(If you are just here for pictures, feel free to scroll through this post to see a few. And then—if you have seven minutes of your life to spare—you can see a lot more in the video below. I am learning that with the number of photos I take and with my desire to be better at capturing video, putting together quick slideshows like this is a great way to remember our trips).
It’s just how we are wired, I guess.
And it is still true. When we get away for a few days, letting the worries of work, housecleaning, and life decisions slip away, we are free to focus on what matters most: relationships.
Life has a way of robbing us of what we were created for. Life tells us to hurry up, accomplish this, prepare for that. Life rarely tells us to slow our pace, to look and speak and read deeply , to focus not on the breath of what we accomplish, but rather, the depth. Life fools us into thinking our frenzied pace is evidence we are truly living, when in fact most of our “living” exists solely in the fictional day of tomorrow — the day all the things will get done, the memories will be made, and our good intentions will come to fruition.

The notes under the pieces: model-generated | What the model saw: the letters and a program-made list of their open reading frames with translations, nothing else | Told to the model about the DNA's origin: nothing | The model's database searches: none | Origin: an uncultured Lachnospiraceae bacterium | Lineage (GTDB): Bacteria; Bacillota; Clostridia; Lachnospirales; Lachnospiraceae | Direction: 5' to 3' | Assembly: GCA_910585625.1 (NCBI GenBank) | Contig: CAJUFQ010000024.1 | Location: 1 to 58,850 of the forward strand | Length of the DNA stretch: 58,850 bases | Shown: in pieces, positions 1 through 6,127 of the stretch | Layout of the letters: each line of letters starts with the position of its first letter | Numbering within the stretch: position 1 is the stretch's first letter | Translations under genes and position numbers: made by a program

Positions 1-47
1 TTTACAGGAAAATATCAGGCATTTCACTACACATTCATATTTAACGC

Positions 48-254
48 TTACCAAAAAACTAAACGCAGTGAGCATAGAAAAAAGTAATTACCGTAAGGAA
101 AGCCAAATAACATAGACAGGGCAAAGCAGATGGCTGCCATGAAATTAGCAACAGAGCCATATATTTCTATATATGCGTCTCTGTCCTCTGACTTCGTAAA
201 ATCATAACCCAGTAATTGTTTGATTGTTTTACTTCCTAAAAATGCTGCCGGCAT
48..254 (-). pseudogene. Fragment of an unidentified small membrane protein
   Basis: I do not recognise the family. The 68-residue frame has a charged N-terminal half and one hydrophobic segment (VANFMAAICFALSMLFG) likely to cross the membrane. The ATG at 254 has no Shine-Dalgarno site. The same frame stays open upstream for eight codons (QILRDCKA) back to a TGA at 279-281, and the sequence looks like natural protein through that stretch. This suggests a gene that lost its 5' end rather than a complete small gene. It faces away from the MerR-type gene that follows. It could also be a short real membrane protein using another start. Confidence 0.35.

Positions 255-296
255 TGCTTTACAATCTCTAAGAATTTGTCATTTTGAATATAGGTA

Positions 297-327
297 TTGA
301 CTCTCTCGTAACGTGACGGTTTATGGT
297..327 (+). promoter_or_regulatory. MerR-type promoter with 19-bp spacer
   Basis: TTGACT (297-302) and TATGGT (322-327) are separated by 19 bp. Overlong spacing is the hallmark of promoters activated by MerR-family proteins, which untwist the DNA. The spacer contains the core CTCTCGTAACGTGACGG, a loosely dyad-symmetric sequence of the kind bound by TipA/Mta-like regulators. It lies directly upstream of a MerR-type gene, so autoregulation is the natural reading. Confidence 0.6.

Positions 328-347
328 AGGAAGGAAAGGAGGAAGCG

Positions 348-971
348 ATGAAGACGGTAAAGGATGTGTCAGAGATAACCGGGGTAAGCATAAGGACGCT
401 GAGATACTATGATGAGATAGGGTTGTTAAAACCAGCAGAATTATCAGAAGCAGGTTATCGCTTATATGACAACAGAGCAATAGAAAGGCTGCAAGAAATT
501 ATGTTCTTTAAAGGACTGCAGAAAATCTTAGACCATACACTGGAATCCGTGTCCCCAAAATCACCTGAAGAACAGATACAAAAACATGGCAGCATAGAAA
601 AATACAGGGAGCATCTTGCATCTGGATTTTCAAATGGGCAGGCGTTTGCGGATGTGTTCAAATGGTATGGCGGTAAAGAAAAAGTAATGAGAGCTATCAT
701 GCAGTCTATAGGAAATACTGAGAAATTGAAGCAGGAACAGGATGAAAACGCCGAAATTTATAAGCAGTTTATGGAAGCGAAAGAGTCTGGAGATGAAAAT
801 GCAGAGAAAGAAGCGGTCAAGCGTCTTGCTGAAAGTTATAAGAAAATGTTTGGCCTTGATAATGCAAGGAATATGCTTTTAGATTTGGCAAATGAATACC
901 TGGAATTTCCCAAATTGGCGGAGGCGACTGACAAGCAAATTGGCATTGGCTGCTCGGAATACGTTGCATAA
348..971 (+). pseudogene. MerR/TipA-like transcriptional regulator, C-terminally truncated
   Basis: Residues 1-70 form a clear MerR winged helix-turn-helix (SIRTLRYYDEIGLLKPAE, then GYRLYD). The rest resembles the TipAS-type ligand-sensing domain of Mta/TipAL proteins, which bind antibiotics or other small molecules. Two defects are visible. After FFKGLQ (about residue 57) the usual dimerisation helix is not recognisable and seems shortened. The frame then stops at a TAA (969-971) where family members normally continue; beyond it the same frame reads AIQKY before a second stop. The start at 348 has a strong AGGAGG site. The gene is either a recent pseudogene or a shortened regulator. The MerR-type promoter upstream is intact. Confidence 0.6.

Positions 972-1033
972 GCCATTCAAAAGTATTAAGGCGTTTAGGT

The more we in the west try to do, do, do, the less we believe the truth: we have the time.
And so for our family?
We get away.
It’s been a busy spring. Between work, finishing school, doctors and dentists, meetings, and more, we haven’t had a chance to sneak away. And yet, we know how important it is. During another busy week, we looked at the calendar to see what we could say no to, and we carved out a few days to just be us. Jason still had to work, so we chose a state park close enough that he could drive back and forth. It wasn’t ideal, but I know deeply that this is true:
If we’re always waiting for the ideal, we will always be waiting.
And oh how we needed these days! They filled my soul, reminded me of what is important, and offered the rest our weary souls were crying out for.
Here is a seven-minute video of our time away (a mixture of photos and videos from both my phone and my regular camera).